I expected more detections on VT. When only 3 or 4 vendors detect something (except it's a less known and possibly zero day sample) I usually don't trust that detections. In most cases it's FP from some vendors (although it's sometimes hard to distinguish one from another when it comes to PUA).
 

Ahmed Uchiha

Level 1
Feb 5, 2021
32
88
I expected more detections on VT. When only 3 or 4 vendors detect something (except it's a less known and possibly zero day sample) I usually don't trust that detections. In most cases it's FP from some vendors (although it's sometimes hard to distinguish one from another when it comes to PUA).
I really don't know but, they are reputable AV engines like ESET, Gdata, and Malwarebytes
 

cliffspab

Level 3
Oct 4, 2019
149
617
Kaspersky is already like a puppy with its first bone with far too many of my 'legitimate' programs. Don't encourage them! That's why I'm on WiseVector now, even though KTS only costs $20 for a year.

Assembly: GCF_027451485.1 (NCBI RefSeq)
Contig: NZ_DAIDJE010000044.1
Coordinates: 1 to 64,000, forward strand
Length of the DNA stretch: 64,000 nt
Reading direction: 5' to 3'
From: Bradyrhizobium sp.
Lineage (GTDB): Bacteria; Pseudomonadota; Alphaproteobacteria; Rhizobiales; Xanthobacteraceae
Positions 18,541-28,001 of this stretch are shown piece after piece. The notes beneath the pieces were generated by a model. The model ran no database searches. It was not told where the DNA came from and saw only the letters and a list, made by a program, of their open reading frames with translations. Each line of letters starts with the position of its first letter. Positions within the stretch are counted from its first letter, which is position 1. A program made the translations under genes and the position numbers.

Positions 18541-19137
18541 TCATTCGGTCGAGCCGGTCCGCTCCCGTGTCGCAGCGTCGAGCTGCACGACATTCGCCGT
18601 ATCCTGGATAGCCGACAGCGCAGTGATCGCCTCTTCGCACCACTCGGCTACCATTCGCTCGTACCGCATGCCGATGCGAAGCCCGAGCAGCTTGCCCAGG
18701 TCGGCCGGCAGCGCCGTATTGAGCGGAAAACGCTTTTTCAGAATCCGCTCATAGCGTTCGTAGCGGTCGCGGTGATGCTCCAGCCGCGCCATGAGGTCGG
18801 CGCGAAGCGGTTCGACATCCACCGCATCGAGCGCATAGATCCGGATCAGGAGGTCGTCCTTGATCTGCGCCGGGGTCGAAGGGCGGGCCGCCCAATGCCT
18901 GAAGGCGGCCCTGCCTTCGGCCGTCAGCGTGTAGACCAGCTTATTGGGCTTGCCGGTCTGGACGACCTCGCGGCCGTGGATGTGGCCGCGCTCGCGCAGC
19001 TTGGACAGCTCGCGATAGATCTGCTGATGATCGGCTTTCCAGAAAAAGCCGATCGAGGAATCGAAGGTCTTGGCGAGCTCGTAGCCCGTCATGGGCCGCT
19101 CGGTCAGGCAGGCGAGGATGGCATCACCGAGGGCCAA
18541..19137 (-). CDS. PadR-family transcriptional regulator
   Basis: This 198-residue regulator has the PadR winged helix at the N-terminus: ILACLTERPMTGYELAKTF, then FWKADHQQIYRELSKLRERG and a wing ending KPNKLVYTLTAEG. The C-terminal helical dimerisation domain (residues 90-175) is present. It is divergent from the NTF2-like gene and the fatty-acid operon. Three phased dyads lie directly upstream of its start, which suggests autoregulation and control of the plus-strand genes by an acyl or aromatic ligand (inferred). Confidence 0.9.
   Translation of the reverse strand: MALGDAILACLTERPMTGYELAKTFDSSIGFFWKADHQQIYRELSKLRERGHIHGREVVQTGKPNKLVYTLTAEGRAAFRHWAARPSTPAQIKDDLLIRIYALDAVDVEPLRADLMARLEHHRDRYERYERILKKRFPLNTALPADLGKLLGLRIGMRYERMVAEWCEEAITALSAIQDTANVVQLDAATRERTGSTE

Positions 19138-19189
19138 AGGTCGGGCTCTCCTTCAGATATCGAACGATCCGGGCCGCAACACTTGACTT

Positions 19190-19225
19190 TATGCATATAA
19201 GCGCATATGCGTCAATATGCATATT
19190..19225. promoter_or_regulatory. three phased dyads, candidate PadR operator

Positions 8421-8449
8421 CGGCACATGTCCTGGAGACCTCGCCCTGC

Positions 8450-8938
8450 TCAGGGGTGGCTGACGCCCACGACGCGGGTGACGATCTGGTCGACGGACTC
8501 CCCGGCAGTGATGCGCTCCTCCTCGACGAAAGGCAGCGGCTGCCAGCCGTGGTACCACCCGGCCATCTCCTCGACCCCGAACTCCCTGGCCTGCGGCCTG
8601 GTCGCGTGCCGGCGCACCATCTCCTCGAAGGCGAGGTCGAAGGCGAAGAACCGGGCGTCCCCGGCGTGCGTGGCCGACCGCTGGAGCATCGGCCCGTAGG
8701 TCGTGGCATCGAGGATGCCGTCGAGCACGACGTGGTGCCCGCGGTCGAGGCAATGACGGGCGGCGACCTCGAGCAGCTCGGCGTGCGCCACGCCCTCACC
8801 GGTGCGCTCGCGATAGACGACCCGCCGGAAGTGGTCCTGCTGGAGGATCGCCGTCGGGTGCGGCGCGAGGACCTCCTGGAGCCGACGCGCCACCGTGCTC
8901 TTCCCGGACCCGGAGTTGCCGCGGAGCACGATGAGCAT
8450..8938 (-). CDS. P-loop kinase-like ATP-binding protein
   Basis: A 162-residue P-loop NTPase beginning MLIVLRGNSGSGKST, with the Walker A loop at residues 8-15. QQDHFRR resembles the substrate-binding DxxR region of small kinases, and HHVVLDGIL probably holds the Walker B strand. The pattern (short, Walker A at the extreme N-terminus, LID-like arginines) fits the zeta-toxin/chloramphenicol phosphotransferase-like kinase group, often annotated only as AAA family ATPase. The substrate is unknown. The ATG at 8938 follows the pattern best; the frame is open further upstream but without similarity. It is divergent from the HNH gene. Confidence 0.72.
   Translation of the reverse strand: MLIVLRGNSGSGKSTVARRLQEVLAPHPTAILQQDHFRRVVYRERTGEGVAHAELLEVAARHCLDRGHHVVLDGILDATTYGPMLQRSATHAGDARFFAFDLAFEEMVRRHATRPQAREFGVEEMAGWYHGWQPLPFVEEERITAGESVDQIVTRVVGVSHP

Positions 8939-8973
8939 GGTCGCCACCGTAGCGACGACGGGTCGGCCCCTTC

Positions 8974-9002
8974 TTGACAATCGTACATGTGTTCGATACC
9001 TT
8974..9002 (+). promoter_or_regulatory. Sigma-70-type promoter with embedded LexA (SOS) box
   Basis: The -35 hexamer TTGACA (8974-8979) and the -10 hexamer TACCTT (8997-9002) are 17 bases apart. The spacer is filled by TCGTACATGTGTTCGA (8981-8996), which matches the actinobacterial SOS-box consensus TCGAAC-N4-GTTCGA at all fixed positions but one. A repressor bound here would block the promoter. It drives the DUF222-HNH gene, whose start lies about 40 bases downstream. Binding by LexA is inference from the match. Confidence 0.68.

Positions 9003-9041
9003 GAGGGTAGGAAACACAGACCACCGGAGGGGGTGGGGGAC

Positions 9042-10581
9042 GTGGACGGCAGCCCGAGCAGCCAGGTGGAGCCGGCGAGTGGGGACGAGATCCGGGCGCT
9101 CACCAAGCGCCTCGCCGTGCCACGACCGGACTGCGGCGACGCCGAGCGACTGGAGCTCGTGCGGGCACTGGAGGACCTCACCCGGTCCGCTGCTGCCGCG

cliffspab

Level 3
Oct 4, 2019
149
617
But, I think that Kaspersky and ESET the lowest false positive among all AV.
Norton was far, far worse. I hated Lifelock with a passion. It's more that Kaspersky's UI makes undoing things such a ball ache. WiseVector picks out a lot of stuff too, but it's very quick and easy for me to get it to put them back, or have it obey instructions not to poke it's nose in certain folders. And it's light as air.

I love tinkering, but i just can't justify another AV at the moment.
 

Ahmed Uchiha

Level 1
Feb 5, 2021
32
88
Yes I agree with them, let me judge what is a PUP for me, and the AV judge what is treat for the PC.